Things Are Changing – Let’s Learn from the Past
March 26, 2020
I often hear people say, “Boy, has my industry changed.” To that I reply, “Tell me an industry that hasn’t changed.” COVID-19 has taken the changes we might have lamented recently and made them seem mild. We are going through an economic change that none could have foreseen just a few months ago.
So how do you handle the uncertainty that has gripped our industry and our economy? Most importantly, how do you deal with your clients who are paralyzed with fear? In my opinion, the best way is to look 90 years into the past – The Great Depression.
The stock market collapsed in 1929. With it, so did the U.S. economy. Commerce was frozen, and fear gripped the nation. Sound familiar?
However, those companies that built a long-term plan and refused to be paralyzed by their fear won. Many of them increased their marketing budgets. When others let their brand die, they filled the “share of mind” void and invested in their brand.
You can read about some examples (and much more) by visiting our “Radio Survival Kit.”
Before the 1929 crash, ready-to-eat breakfast cereal took a back seat to hot prepared breakfast. Kellogg’s introduced Rice Krispies and spent heavily on marketing. They not only dominated the prepared breakfast category, but they have been successful for nearly 100 years since and counting.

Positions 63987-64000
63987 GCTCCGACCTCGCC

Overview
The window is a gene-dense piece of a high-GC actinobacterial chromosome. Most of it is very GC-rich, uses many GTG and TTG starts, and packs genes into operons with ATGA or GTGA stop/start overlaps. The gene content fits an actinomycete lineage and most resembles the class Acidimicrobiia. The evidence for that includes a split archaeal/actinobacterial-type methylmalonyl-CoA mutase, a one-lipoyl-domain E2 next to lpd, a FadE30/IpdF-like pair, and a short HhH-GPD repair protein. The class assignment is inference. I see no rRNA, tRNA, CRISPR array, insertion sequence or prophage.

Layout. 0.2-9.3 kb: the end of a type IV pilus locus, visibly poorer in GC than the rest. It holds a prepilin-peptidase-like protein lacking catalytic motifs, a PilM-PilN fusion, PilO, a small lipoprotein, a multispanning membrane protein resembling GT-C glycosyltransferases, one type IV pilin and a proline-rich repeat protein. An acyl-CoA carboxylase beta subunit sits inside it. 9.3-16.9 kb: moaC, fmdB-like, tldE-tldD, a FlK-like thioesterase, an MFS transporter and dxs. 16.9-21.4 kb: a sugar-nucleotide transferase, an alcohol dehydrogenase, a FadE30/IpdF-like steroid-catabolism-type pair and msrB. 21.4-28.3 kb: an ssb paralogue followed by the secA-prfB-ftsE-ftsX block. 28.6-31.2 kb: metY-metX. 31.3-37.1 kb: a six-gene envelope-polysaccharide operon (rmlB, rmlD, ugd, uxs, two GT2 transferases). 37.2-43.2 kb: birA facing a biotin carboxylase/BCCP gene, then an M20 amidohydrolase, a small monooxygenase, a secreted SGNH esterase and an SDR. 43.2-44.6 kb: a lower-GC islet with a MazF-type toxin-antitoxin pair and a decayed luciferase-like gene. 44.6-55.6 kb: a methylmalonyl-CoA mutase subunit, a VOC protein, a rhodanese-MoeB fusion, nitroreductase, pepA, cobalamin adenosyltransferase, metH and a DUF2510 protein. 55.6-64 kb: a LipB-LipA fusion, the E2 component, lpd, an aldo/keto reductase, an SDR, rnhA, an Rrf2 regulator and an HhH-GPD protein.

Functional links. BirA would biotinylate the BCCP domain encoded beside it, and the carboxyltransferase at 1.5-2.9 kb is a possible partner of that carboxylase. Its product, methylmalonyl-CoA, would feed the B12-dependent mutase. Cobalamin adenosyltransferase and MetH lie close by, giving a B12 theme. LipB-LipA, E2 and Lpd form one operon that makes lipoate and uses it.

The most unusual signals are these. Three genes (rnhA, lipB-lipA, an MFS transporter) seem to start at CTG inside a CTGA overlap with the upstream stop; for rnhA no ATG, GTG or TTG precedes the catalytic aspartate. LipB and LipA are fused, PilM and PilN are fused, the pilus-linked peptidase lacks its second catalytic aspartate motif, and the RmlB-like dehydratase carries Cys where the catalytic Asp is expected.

By advertising during the economic downturn, Proctor and Gamble made Ivory soap a fixture in washrooms across the country, at a time when people could not afford soap. Ivory is still going strong. They even changed radio by becoming the top advertiser for many radio dramas, later known as “soap operas.”
Finally, the cigarette market was crowded with numerous brands. However, when other brands stopped or reduced their advertising, Lucky Strike continued marketing heavily. Their market share grew tremendously, and that stronghold maintained for decades.
Simply put, it takes belief and confidence, but those that advertise during these economic downturns will reap the rewards of their investment.
If you’d like our help making your case to your advertisers, please reach out to us.
-Charlie Sislen, Partner